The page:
I won’t be wrong to say that there were atleast 3 junctures wherein the drama could have ended gracefully. But each time I chose to get up, a new deviation shoved me back in my seat. It was almost like the drama did not want to end at all, deviating into a subplot involving the wife of Bhaiyya Ji who out of nowhere becomes a shooter(and hilariously justified as a national level shooter as a flashback which was an after thought). But the manner in which the things escalate and end with Bhaiyya Ji in cheat mode, made me realise that why didn’t he chose to do that earlier, almost gaining footage by getting shot only to rise above like a phoenix. By the end of it, I had to mark myself on Facebook to let my dear ones know that I am safe! Also cringe…tch..tch..

Dialogues, Music & Direction

The dialogues try to incorporate heavy Hindi words which the makers think would turn theatres into stadiums but sadly it was just cringe. The lines try to be humourous at times but end up being campy instead. The music is forgetable but the BGM atleast tries to beat a dead horse to life. The cinematography captures some weird angles that are so bad and so 80s that I couldn’t help but marvel at the thought of it sitting in 2024. Cringe and nostalgia go hand in hand I guess. The editing is patchy and doesn’t account for the multiple lags in the drama(oh that was virtually the whole film! My bad). Director Apoorv Singh Karki is a good director and I have been an admirer of his work but I couldn’t have my eyes to believe that he was at the helm of things here. This makes me realise that this was just not his genre and that the gulf between his abilities versus what was showcased here was so wide that perhaps he shouldn’t ever visit this genre again. I could forgive him for this hot mess this time around but mass is just not his game. 


The performances are decent but the writing never allows any character to rise above the script. Rrama Sharma shines in a little part as the girl who gets butchered at the start of the film. Vipin Sharma as Magan and Jaihind Kumar as Panditji are good but never fully utilized. The same is true for Jatin Goswami who is such a talented actor but reduced to a one-dimensional character like Abhimanyu. Zoya Hussain has a good screen presence but the weird writing supersedes the traits of her character in a very big manner. Suvinder Vicky is such a fabulous actor, perhaps one of the best we have in the country at the moment. But even his character isn’t allowed to fully bloom in the garb of the writing. Manoj Bajpayee in his 100th outing does a good job and I felt sad that here was an actor who was really trying to make ends meet but never really successful because of the writing. I was even more surprised that he chose to produce this film which was just so bad that I am out of words. Somehow, the mass genre didn’t suit Manoj Bajpayee in what was a forgettable outing in his 100th appearance in an otherwise illustrious career.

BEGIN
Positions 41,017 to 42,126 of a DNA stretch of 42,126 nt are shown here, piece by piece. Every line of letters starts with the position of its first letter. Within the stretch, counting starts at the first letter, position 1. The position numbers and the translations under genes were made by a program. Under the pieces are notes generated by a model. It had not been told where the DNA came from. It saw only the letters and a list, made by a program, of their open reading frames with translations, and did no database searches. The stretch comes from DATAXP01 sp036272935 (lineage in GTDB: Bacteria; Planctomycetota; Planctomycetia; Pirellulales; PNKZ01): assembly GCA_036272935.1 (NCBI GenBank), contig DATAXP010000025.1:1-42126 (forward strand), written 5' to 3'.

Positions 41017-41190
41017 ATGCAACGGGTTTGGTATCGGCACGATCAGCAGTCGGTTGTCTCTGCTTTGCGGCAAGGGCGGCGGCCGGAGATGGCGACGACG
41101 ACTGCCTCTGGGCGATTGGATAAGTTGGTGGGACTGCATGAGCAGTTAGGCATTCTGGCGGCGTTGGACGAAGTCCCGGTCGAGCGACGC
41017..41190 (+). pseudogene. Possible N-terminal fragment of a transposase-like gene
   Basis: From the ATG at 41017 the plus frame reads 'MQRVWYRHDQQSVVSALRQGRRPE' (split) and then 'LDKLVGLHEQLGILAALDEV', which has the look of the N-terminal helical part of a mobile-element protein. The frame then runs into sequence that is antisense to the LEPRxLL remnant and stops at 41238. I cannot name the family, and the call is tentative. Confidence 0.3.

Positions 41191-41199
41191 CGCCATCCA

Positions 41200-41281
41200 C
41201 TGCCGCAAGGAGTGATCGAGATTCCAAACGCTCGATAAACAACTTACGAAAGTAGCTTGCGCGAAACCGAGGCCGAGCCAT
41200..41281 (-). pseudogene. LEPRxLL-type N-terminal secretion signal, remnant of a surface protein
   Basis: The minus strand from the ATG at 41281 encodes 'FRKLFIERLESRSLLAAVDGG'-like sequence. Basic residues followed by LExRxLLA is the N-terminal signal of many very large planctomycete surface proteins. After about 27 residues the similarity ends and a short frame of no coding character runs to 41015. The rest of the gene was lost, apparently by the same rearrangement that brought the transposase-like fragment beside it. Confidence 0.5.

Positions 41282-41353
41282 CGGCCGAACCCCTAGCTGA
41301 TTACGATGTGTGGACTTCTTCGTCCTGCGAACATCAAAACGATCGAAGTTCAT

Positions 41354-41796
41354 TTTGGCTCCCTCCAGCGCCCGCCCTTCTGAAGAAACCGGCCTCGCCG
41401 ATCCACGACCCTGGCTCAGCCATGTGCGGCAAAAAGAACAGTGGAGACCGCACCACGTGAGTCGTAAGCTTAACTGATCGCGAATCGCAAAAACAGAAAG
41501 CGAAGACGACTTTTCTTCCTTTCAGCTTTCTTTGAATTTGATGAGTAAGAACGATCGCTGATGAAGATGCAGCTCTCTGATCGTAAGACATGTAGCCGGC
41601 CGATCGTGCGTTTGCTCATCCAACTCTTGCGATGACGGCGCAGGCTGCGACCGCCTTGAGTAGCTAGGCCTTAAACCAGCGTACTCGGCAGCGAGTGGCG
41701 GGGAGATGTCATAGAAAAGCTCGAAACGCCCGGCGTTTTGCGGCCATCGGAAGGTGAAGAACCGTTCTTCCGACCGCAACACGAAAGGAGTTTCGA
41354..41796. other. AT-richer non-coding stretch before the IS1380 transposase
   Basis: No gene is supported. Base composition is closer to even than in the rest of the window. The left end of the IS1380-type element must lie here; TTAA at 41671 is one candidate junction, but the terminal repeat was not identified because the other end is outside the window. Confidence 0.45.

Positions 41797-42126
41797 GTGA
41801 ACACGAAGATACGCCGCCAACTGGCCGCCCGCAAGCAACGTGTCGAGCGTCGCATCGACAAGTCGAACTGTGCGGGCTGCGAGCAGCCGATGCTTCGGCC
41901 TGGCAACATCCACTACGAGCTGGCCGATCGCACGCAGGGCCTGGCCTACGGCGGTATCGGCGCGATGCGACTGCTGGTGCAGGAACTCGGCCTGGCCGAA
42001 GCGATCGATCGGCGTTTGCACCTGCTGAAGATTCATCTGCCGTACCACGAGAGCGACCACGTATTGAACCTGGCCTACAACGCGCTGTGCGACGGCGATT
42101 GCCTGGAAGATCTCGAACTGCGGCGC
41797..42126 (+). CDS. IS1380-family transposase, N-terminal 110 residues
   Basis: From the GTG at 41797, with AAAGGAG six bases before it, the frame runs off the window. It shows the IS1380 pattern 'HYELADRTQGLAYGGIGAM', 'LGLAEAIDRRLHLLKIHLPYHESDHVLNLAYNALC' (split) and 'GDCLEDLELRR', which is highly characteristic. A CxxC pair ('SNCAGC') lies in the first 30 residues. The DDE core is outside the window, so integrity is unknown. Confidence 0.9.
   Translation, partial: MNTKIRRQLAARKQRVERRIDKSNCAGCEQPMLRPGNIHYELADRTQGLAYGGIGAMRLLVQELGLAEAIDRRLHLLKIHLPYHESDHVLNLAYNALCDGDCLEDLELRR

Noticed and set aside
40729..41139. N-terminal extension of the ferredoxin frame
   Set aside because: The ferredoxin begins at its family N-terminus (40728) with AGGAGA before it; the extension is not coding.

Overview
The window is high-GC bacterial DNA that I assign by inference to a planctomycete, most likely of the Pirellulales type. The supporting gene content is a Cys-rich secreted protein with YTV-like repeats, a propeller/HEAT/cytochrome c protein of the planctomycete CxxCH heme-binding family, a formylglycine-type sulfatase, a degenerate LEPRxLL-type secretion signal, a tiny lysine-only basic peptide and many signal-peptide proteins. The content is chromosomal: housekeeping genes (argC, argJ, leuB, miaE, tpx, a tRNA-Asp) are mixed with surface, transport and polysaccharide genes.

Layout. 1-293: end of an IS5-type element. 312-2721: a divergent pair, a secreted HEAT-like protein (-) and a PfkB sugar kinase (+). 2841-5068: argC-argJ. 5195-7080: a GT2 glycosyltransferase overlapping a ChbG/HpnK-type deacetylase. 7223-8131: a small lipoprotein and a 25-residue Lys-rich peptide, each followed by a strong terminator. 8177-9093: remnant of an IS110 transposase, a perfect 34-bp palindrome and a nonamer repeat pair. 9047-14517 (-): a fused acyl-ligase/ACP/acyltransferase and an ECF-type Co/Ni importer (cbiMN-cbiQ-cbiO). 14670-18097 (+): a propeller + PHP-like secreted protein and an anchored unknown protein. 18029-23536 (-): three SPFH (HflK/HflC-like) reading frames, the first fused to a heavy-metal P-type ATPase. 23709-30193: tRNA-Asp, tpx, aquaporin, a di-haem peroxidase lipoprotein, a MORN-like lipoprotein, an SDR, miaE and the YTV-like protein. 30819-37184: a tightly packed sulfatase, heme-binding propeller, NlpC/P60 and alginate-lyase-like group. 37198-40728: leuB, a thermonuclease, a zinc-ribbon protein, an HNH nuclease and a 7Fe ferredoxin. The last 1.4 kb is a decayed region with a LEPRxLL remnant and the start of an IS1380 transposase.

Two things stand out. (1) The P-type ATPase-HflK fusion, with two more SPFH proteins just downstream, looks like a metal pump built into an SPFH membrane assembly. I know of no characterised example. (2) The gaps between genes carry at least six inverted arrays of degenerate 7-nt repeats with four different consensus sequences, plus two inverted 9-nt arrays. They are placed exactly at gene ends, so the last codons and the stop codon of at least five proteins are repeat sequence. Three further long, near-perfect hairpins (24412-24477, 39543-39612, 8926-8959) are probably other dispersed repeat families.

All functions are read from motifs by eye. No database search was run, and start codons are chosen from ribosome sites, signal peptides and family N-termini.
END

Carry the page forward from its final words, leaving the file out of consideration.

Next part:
Bhaiyya Ji is mass done wrong, very wrong! It almost seemed like a fight between Thanos and Iron Man in a district in India from the 80s, something that gave me a splitting headache. Leave alone Bhaiyya Ji, only have Parle G(and if that doesn’t make sense, this cringe joke is a byproduct of my trauma from the film). Available in a theatre near you.